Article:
Dinosaurs evolved into birds. Not all of them, of course. Birds are so much a part of our environment that we barely notice them. I’ve said the same about weblogs. Monetized and platformized and app-ified, the basic functions of blogging live on — a reverse-sorted stream of posts, a mechanism to engage with visitors to your stream, and a mechanism for engaging with the authors of other streams. It is today hard to separate the digital humanities from humanities, but that sounds like a DH win to me.
“After a decade of investment and hype, what has the field accomplished?” asks the subhead to Timothy Brennan’s article in the Chronicle. “Not much.”
Only an ideologue would doubt the potential of low-cost networking for communities typically stopped by financial or cultural obstacles at the college door.
Finally, when it comes to modes of presentation — specialized library websites, text/hypertext editions of challenging canonical novels, multimedial history textbooks — the hard labor of digital humanities seems to pay off by establishing smooth or attractive delivery systems for big data.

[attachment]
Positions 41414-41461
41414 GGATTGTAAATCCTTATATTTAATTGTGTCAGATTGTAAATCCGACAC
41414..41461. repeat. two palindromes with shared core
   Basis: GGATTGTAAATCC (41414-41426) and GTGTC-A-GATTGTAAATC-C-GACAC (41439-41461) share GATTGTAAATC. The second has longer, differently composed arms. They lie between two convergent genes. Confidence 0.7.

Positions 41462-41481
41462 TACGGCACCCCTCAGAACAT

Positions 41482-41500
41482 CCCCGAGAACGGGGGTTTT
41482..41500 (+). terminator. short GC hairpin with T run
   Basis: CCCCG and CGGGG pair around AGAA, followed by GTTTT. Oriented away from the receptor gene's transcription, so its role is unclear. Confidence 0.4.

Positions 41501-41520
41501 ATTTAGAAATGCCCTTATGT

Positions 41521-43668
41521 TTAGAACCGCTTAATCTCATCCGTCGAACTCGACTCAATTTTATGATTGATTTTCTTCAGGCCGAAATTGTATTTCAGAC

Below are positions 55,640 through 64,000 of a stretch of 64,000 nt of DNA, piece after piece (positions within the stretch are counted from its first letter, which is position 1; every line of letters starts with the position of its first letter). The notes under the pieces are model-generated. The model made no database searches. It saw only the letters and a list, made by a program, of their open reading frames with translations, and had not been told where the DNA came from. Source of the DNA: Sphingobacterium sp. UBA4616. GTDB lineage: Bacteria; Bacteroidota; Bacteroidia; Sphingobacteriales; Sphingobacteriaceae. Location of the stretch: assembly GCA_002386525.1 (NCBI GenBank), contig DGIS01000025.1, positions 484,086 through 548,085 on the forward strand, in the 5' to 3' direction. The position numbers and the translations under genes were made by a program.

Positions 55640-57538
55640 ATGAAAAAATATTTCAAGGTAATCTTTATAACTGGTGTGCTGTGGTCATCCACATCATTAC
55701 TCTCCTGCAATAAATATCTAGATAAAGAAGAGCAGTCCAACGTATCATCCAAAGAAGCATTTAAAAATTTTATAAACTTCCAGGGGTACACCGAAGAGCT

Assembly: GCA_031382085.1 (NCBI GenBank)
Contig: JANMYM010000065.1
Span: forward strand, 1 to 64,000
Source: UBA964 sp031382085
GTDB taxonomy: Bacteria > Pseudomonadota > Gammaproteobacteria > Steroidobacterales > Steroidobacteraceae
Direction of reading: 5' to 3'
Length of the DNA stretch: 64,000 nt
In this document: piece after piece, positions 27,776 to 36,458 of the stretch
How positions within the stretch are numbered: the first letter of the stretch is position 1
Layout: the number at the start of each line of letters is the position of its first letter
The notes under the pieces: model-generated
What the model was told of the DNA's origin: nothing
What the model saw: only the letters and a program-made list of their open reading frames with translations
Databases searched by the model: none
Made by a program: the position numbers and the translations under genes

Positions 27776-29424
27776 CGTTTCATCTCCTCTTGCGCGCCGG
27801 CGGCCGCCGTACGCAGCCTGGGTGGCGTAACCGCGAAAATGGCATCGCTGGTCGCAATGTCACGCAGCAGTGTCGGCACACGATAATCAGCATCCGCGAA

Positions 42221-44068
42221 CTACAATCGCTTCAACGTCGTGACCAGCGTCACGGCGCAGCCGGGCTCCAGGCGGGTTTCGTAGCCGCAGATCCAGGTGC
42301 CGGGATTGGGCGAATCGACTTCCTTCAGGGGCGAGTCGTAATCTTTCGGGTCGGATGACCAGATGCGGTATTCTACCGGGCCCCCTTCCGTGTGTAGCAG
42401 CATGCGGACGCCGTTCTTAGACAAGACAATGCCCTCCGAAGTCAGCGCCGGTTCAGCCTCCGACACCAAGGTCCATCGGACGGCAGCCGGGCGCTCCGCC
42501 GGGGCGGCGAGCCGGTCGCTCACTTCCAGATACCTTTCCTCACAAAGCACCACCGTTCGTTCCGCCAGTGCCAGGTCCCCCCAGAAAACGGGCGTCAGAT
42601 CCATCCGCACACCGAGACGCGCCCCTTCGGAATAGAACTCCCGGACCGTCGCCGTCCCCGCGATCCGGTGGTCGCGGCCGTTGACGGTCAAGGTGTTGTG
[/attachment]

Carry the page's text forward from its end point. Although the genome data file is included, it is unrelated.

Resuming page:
Yet a fair assessment of the field is stymied by a basic confusion of terms: the digital in the humanities is not the digital humanities. Few humanists today are ignorant of Moodles, podcasts, auto-formatting, or deep internet research. Even Luddites are not averse to consulting the Kindle version of a novel in order to search it for phrases without having to page through a physical book. The term “DH,” then, is not about introducing digital technologies where there were none before, but about an institutional reframing. What people mean by “DH” is a program and, ultimately, an epistemology. —The Chronicle of Higher Education
For a crowdsourced rebuttal — a genre that digital humanists do very well — see the #DHimpact hashtag on Titter.